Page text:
The huge Legacy West development in Plano in Collin County has generated most of the buzz lately. But the whole of Collin County is a phenomenal success story, too. By some accounts, the fast-growing county north of Dallas County already may have more net rentable property area than Uptown and downtown Dallas combined. With a current population of about 940,000, Collin County has grown by more than 45 percent since 2000, and the total is expected to hit nearly 3 million by 2040. The county also has added jobs at a remarkable clip, helping lift its median family income to $100,839. By 2054 the county’s expected to boast 1.16 million jobs, up from 325,000 in 2012. So, what’s the secret behind Collin County’s boom? How has all the growth affected existing businesses there? How has it impacted housing and traffic? And, where will the county grow in the future?
No. 1 — Swapping one address in DFW for another
Besides luring out-of-state companies like Toyota, Collin County has become a hot spot for companies consolidating or moving their operations within Dallas-Fort Worth. Among them: Liberty Mutual, JPMorgan Chase, the Dallas Cowboys, and insurer FM Global. The county’s workforce, schools, and housing are attractive to these firms, but so too is its low-cost tax structure. Says County Judge Keith Self: companies “can move across the street and lower their … tax by half.” Rhode Island-based FM Global, which is moving its local operation from the Granite Park Two building in Plano to the Cowboys’ nearby new Star complex (below), was attracted by the facility’s “wow” factor. “Our whole company is excited for us to be moving to The Star,” says Kevin Bradshaw, FM Global’s western division manager. “We think it will help us recruit.”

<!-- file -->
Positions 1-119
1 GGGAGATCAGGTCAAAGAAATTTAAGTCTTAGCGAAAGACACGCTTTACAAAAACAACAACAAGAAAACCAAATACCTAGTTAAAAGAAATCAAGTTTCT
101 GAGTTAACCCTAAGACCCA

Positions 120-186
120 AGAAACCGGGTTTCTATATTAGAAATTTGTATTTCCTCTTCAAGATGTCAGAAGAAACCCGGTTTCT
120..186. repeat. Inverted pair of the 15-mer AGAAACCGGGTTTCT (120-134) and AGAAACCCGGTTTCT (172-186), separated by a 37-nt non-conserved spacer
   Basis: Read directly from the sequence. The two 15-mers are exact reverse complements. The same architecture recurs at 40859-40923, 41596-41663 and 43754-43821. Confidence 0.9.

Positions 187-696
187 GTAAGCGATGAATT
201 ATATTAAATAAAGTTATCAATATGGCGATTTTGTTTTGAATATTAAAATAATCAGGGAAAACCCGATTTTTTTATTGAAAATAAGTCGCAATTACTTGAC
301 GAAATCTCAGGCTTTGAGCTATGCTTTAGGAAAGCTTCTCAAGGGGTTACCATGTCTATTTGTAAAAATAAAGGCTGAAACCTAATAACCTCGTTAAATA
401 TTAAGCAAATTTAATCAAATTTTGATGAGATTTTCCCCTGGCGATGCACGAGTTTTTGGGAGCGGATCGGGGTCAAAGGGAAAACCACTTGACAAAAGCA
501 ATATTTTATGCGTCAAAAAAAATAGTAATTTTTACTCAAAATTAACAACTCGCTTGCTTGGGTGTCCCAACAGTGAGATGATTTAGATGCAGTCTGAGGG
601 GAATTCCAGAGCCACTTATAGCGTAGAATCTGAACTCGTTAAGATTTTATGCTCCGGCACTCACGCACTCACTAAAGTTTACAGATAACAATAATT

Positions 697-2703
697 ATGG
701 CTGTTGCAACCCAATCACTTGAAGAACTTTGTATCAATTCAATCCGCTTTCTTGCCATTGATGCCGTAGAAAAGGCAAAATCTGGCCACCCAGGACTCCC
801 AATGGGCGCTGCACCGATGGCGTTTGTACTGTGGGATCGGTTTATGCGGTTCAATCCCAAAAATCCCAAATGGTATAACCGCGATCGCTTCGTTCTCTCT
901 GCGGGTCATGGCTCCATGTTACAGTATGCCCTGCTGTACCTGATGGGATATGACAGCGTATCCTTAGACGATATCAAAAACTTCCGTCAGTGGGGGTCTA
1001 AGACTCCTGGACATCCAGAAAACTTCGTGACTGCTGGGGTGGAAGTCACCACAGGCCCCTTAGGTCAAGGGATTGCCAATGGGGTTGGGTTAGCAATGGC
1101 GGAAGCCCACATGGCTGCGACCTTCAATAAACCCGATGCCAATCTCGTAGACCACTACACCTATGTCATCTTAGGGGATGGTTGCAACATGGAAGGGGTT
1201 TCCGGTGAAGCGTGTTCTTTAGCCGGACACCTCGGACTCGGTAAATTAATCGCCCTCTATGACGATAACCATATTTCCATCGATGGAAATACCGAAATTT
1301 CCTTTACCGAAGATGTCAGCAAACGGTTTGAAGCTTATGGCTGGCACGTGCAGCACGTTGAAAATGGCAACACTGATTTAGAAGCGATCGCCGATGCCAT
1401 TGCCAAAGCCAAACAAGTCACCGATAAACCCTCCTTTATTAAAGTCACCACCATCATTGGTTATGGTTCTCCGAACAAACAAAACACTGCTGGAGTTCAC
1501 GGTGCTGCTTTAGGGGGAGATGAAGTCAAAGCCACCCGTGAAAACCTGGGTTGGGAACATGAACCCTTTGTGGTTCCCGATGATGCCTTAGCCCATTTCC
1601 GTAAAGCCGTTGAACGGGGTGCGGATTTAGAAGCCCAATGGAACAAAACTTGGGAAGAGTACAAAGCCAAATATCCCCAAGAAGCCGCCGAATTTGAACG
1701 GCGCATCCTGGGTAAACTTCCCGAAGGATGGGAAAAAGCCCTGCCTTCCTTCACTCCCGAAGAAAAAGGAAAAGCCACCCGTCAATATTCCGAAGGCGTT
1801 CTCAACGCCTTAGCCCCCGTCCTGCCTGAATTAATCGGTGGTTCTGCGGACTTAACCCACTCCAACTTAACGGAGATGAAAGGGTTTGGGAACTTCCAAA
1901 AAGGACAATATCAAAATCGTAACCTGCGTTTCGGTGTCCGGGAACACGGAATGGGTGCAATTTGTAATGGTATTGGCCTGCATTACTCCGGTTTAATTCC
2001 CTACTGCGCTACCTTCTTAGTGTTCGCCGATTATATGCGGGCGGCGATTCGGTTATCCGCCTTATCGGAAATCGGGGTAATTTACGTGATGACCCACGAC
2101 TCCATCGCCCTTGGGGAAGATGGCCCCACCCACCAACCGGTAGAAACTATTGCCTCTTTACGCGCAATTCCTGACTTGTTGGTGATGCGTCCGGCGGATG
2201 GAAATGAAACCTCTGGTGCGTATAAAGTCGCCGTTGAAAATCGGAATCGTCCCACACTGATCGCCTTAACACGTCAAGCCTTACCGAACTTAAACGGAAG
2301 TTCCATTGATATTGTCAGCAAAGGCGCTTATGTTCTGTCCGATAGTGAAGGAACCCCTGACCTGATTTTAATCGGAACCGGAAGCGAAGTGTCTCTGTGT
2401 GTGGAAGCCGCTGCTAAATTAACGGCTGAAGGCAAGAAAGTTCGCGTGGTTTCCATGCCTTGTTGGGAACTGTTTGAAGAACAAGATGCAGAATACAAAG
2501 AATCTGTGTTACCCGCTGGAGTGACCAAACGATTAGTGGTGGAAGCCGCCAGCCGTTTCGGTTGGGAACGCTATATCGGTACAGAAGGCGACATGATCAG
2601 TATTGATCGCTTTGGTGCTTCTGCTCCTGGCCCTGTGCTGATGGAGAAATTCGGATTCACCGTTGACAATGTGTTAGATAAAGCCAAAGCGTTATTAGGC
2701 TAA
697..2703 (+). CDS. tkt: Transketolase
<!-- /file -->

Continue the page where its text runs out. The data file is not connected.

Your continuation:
No. 2 — How has all the growth affected existing businesses?
CEO and Owner
No. 3 — A seller’s market for single-family homes and apartments
Along with Collin County’s booming business activity, demand for single-family homes in the county has skyrocketed over the last five years. According to the Collin County Association of Realtors, median sales prices jumped from $190,100 to $300,000 between January 2012 and this past January, while the inventory of homes for sale plummeted by 30 percent. Axiometrics also says the county in March boasted a strong apartment market, with a 94.3 percent occupancy rate, rents averaging $1,194, and 4,407 new units expected to be added this year, up from 2,626 in 2016. According to County Judge Self and Dan Tomlin Jr. of Tomlin Investments, all the new single-family housing action’s in the “growth corridor” between the Dallas North Tollway and U.S. 75—homes in Prosper already top $500,000—and the likes of North McKinney, Celina, Anna, and Melissa are tomorrow’s hot spots.
No. 4 — How much land is left to put new stuff on — and where is it?
Source: The GIS Department of the Collin Central Appraisal District; Map Illustration: Shaw Nielsen
No. 5 — So, where’s the worst traffic?
What’s The Remedy?
Officials want an “outer loop”—that’s good, because trucks would be diverted—but also to turn other roadways into major highways. That’s the worst possible solution. What’s really needed: more density in the urban cores, more walkable neighborhoods, more trolleys and express buses.
* Average Daily Traffic Count | Source: D CEO Research